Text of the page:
Dean v. Rove: DePauw University Hosts Policy Junkies’ Dream Fight

Howard Dean and Karl Rove will face off in a debate about America’s future on Friday, Sept. 11 on the campus of DePauw University (an Indiana Chamber member). The Greencastle Banner-Graphic reports:

Two heavyweights on the national political scene — Howard Dean, who recently completed a four-year term as chairman of the Democratic National Committee, and Karl Rove, the former chief political adviser to President George W. Bush — are coming to DePauw University on Sept. 11. In a Timothy and Sharon Ubben Lecture, the two men will engage in a debate on "America in 2009: Challenges and Opportunities." The program will take place at 7:30 p.m. in Kresge Auditorium of the Green Center for the Performing Arts (605 S. College Avenue).

Like all Ubben Lectures, the program is free and open to all. Seating is general admission and no tickets are required.

A physician, Dean served as governor of Vermont from 1991-2003. His groundbreaking 2004 campaign for the Democratic presidential nomination and subsequent four years as chair of the Democratic National Committee have provided him with both an insider’s view and a reformer’s commitment to the economy, foreign trade policy and international relations.

As former chair of the National Governor’s Association, he also has vast knowledge of domestic issues. Governor Dean recently released a new book, Howard Dean’s Prescription for Real Health Care Reform.

Rove has been described by respected author and columnist Michael Barone in U.S. News & World Report as "unique … no presidential appointee has ever had such a strong influence on politics and policy, and none is likely to do so again anytime soon." As deputy chief of staff and senior adviser to President Bush, Rove solidified his reputation as a master strategist whose "game has always been long term," as columnist David Broder wrote, "and he plays it with an intensity and attention to detail that few can match."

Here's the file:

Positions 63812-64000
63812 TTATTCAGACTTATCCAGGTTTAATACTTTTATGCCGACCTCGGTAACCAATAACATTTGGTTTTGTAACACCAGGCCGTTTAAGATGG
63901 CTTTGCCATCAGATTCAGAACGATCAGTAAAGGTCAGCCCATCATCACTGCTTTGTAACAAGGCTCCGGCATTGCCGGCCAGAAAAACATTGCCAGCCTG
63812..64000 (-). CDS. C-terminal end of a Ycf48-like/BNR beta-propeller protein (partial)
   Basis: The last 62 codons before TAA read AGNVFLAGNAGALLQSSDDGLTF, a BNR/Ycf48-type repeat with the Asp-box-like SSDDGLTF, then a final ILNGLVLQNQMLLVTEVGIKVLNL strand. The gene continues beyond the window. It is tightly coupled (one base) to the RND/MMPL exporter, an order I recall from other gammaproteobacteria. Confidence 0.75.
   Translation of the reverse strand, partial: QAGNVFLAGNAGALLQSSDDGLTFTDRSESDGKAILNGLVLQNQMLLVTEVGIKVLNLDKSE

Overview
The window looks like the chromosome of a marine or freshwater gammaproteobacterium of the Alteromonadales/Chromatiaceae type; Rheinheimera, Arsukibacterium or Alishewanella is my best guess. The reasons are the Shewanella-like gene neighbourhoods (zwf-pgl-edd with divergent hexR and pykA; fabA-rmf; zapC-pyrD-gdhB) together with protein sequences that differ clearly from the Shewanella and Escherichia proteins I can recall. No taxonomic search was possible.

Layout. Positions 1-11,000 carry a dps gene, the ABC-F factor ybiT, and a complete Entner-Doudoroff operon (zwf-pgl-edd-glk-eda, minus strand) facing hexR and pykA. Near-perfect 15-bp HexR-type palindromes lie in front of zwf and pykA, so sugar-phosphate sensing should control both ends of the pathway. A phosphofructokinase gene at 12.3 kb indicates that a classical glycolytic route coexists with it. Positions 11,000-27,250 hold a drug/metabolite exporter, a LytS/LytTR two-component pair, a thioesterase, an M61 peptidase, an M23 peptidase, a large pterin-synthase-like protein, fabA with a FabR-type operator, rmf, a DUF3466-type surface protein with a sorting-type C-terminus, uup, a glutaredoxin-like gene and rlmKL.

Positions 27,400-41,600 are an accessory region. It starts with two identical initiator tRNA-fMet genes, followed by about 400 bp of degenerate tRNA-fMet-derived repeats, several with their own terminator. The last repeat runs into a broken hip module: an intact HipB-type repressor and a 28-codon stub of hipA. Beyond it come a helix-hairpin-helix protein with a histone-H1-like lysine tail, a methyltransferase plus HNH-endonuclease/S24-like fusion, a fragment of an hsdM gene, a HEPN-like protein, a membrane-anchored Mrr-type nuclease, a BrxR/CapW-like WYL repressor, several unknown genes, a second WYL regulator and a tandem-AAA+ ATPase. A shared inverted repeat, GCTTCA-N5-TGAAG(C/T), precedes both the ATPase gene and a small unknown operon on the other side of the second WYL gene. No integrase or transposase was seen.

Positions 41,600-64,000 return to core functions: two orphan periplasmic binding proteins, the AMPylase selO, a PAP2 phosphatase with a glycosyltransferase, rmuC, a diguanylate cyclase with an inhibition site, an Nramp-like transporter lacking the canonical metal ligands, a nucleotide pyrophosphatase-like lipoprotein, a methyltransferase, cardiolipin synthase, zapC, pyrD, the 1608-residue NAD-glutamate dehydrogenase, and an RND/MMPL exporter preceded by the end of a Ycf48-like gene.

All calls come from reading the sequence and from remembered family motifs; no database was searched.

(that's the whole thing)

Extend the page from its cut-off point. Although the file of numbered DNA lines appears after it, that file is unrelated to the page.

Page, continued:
Last Train to Debatesville for Gov. Candidates

If you’re still undecided on the upcoming gubernatorial election, your last chance to watch the contenders square off in debate form will be Tuesday night. This time, Gov. Mitch Daniels, Jill Long Thompson and Andy Horning will sit at a table with moderator Tom Cochran.

And while audience members posed questions in the last debate, Cochrun, a former news director at WISH and a documentary filmmaker, will ask the questions this time.

Kyle Niederpruem, spokeswoman for the Indiana Debate Commission, said Cochrun will use his own questions and some of the 400 submitted by the public to home in on issues not touched on in the first two debates. He plans to push the candidates for answers if he thinks they haven’t responded.

The debate will be held in the I.U. Auditorium in Bloomington at 7 p.m. The event will be shown on some cable stations, according to the Indianapolis Star. So that probably means just flip around until you find it. (I’m sure my fellow males are familiar with that m.o. — flipping through the channels with no clear direction of where you’re headed. It’s a fun little journey, isn’t it?) The Star also notes the debate will be shown on its web site.

Reminder: The final presidential debate will be held Wednesday night, as well.

Global Warming Debate Still a Debate

Read the current issue of BizVoice magazine (available online today and in the mail to regular subscribers) and you will find the words green, environment and sustainability throughout. The "going green" focus features companies, communities and initiatives related to environmentally friendly products and practices. Global warming is cited as one of the reasons for action by some.

But despite an increase in the attention to global warming, the scientific debate is apparently far from over. The Heartland Institute reports that more than 30,000 scientists signed a petition "rejecting the assertion that global warming has reached a crisis stage and is caused by human activity."

The Heartland article tells one side of the story; numerous resources provide the flip side of the coin. What do you think? How serious is global warming? How big of an impact do human activities have on our environment?